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Valder Steffen

Valder Steffen Jr obtained his Mechanical Engineering degree in 1976 from Campinas State University (UNICAMP), in Brazil. He received his Doctorate in Mechanical Engineering in 1979 from the University of Franche-Comté, Besançon, France.  He also had his Habilitation to direct research (H.D.R) in 1991 from the University of Franche-Comté. Prof. Steffen has co-organized a textbook, authored and co-authored more than two hundred scientific publications in international journals, conference proceedings, and book chapters, on the subject of dynamics of mechanical systems.

He is an associate editor of the Journal of Vibration and Control, the Shock and Vibration Journal, the Latin American Journal of Solids and Structures. He is a member of the Society for Experimental Mechanics (SEM), and a member of the Brazilian Society of Mechanical Sciences and Engineering (ABCM).

He has coordinated and participated of various national and international research projects in the area of dynamics of mechanical systems and has been responsible for the organization of various national and international conferences promoted by ABCM (at the moment he is one of the Chairmen of the International Symposium on Dynamic Problems of Mechanics – DINAME 2015).

His current research interests are rotor dynamics, direct and inverse problems in engineering, smart structures, and structural health monitoring.



SMART ROTORS DESIGN

 

Valder Steffen Jr

Federal University of Uberlândia

School of Mechanical Engineering

Uberlândia – MG – Brazil

vsteffen@mecanica.ufu.br

 

Abstract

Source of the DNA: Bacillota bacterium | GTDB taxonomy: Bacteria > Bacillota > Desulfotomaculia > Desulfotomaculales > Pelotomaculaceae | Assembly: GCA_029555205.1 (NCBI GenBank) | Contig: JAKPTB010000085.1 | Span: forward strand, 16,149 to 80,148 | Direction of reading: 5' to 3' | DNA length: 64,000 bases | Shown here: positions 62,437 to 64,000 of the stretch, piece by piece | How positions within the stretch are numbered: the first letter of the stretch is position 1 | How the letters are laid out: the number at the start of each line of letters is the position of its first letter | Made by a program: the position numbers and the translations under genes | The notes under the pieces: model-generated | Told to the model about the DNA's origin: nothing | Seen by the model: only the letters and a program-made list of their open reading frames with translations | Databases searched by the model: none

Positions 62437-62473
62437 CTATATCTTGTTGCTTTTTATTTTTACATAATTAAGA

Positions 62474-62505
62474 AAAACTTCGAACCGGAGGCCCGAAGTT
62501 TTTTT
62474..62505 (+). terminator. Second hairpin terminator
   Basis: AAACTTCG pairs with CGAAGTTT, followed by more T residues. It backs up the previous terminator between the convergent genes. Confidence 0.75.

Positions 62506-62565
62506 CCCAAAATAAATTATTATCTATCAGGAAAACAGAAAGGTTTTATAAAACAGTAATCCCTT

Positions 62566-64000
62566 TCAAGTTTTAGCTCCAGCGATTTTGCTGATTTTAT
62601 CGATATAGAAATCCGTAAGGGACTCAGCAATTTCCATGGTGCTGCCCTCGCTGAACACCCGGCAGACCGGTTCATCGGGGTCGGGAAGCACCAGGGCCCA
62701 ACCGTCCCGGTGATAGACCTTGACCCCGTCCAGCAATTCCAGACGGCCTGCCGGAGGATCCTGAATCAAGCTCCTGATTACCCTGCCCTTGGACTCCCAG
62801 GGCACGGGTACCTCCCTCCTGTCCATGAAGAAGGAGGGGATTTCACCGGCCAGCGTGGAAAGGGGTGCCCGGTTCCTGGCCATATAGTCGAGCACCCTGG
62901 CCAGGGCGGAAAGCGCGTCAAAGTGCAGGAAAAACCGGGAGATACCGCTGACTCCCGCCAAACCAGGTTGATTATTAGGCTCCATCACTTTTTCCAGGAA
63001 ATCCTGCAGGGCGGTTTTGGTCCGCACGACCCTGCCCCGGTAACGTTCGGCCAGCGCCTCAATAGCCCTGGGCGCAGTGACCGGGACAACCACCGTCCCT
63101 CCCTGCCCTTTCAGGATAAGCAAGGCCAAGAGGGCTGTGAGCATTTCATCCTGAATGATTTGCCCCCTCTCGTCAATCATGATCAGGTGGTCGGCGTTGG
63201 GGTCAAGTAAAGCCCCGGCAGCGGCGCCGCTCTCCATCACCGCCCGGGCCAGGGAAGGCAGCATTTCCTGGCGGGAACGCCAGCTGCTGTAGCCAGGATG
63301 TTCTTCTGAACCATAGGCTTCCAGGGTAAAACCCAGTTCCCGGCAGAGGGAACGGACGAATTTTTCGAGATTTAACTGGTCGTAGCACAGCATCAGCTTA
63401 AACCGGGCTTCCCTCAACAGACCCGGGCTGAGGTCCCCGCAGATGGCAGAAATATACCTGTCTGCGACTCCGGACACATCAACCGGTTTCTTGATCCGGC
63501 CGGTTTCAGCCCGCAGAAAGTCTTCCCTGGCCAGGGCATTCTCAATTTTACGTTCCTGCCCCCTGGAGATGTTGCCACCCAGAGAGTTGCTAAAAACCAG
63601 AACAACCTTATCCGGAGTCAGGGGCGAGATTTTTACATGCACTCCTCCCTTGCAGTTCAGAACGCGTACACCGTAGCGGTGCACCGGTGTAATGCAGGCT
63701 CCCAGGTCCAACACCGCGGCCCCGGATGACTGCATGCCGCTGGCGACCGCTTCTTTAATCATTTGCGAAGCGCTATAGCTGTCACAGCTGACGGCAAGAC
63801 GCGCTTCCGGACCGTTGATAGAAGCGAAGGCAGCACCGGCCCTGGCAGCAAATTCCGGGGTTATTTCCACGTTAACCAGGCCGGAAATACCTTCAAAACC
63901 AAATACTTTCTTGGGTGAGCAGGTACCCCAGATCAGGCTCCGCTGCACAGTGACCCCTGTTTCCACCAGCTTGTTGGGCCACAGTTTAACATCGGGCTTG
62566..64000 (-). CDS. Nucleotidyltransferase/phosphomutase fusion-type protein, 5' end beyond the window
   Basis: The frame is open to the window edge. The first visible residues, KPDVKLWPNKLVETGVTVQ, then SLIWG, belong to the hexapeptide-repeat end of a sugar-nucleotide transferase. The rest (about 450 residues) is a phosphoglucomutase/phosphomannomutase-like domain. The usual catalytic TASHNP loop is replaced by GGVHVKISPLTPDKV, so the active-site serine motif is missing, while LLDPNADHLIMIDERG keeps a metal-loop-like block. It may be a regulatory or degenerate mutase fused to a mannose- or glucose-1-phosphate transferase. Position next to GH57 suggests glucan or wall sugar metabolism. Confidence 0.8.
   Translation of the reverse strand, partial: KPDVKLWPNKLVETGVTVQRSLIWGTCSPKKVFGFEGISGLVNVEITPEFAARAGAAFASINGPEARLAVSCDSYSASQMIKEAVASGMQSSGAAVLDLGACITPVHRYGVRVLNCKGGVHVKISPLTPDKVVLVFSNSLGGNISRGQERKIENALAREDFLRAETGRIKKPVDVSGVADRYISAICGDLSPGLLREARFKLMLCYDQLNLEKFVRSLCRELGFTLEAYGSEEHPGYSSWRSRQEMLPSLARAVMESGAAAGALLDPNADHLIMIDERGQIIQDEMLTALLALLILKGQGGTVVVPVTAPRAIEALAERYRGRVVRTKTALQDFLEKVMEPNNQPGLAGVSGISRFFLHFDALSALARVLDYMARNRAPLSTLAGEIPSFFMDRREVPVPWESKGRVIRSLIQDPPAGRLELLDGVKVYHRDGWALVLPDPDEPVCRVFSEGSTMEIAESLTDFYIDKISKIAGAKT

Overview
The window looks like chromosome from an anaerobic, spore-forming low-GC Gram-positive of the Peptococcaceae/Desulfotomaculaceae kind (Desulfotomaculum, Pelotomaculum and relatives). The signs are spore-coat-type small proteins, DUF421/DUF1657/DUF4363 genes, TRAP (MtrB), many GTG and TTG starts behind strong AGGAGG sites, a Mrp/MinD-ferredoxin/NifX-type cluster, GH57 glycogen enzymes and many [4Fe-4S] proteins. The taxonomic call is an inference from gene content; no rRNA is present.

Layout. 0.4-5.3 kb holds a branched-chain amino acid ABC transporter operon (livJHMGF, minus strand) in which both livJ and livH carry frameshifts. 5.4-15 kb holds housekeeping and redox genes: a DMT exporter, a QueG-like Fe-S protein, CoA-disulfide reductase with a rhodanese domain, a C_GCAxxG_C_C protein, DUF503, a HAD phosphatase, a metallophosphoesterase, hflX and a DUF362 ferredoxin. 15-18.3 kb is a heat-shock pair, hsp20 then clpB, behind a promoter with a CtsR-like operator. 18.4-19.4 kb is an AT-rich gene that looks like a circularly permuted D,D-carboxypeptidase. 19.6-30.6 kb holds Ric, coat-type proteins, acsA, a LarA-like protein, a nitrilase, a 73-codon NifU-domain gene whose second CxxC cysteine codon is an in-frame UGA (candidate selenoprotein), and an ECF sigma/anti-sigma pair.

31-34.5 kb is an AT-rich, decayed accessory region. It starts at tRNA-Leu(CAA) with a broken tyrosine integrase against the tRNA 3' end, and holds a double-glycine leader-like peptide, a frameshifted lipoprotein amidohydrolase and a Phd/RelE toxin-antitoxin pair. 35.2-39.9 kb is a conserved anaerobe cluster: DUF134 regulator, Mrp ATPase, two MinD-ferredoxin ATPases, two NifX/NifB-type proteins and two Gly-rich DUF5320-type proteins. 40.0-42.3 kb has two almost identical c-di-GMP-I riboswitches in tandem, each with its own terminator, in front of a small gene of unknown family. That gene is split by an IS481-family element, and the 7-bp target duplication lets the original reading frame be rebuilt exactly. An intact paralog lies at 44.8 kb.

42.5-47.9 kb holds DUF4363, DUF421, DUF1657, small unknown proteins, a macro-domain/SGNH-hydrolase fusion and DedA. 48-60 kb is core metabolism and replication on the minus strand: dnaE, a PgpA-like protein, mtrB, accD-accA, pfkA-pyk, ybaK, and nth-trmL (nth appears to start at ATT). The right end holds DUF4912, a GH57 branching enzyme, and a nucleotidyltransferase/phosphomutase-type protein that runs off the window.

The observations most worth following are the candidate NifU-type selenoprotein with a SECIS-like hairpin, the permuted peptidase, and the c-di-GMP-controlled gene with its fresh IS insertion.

An important trend in rotor dynamics design is to obtain smart rotors. Smart rotors in this context represent machines that are able to adapt to various working conditions by incorporating smart technology. In the case of flexible rotors, control techniques are mandatory. The control approaches for rotating machines are clustered into three main categories, namely passive, active, and semi-active techniques. Passive techniques are normally performed by devices known as absorbers or isolators. These techniques are effective over a limited frequency bandwidth and, consequently, are unable to adapt their characteristics to changes in the system. Differently, active approaches promise vibration suppression over a broadband of frequencies in which the suppression is performed by incorporating active actuators, such as PZT stacks, magnetic bearings, and electromagnetic actuators to the machine to act directly against the vibratory loads. In semi-active approaches, the vibration is attenuated through an indirect manner by changing the structural parameters of the machine, such as damping and/or stiffness. Another important issue in rotor dynamics is the so-called structural health monitoring techniques (SHM) for crack detection in rotating machines. In general, vibration based approaches are not able to detect incipient cracks. For this reason, using smart material technology, incipient faults in rotating shafts can be detected by using the electromechanical impedance method. This technique measures the electromechanical impedance of the structure by using patches of piezoelectric material (PZT patches) bonded on the surface of the structure (or embedded into it). Through the PZT sensor-actuators, the electromechanical impedance, which is directly related to the mechanical impedance of the structure, is obtained. Based on changes of the impedance signals (e.g., due to the growing crack), the damage can be detected. Consequently, the present contribution is dedicated to the presentation of various smart technologies applied to rotor dynamics design thus giving an overview of several available methods to monitor and evaluate the dynamic behavior of rotating machines, so that control techniques can be successfully applied. 

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